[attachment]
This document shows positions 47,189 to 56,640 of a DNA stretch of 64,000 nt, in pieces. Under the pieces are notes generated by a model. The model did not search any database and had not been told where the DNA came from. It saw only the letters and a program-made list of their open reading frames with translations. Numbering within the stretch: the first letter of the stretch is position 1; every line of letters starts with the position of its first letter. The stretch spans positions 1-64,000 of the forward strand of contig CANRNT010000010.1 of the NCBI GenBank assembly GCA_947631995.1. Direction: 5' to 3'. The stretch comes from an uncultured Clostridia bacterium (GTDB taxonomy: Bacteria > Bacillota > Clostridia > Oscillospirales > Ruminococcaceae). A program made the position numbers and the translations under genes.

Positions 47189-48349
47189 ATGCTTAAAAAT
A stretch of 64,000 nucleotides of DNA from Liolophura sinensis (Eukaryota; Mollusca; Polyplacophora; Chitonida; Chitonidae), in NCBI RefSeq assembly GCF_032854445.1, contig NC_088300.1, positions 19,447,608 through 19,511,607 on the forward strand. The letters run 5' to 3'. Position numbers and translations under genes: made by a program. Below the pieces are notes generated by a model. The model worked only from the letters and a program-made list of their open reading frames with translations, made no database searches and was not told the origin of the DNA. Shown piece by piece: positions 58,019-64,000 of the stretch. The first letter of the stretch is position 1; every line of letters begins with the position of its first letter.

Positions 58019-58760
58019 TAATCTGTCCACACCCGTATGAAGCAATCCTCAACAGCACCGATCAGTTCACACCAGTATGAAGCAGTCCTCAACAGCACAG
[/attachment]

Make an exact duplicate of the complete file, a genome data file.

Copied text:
This document shows positions 47,189 to 56,640 of a DNA stretch of 64,000 nt, in pieces. Under the pieces are notes generated by a model. The model did not search any database and had not been told where the DNA came from. It saw only the letters and a program-made list of their open reading frames with translations. Numbering within the stretch: the first letter of the stretch is position 1; every line of letters starts with the position of its first letter. The stretch spans positions 1-64,000 of the forward strand of contig CANRNT010000010.1 of the NCBI GenBank assembly GCA_947631995.1. Direction: 5' to 3'. The stretch comes from an uncultured Clostridia bacterium (GTDB taxonomy: Bacteria > Bacillota > Clostridia > Oscillospirales > Ruminococcaceae). A program made the position numbers and the translations under genes.

Positions 47189-48349
47189 ATGCTTAAAAAT
A stretch of 64,000 nucleotides of DNA from Liolophura sinensis (Eukaryota; Mollusca; Polyplacophora; Chitonida; Chitonidae), in NCBI RefSeq assembly GCF_032854445.1, contig NC_088300.1, positions 19,447,608 through 19,511,607 on the forward strand. The letters run 5' to 3'. Position numbers and translations under genes: made by a program. Below the pieces are notes generated by a model. The model worked only from the letters and a program-made list of their open reading frames with translations, made no database searches and was not told the origin of the DNA. Shown piece by piece: positions 58,019-64,000 of the stretch. The first letter of the stretch is position 1; every line of letters begins with the position of its first letter.

Positions 58019-58760
58019 TAATCTGTCCACACCCGTATGAAGCAATCCTCAACAGCACCGATCAGTTCACACCAGTATGAAGCAGTCCTCAACAGCACAG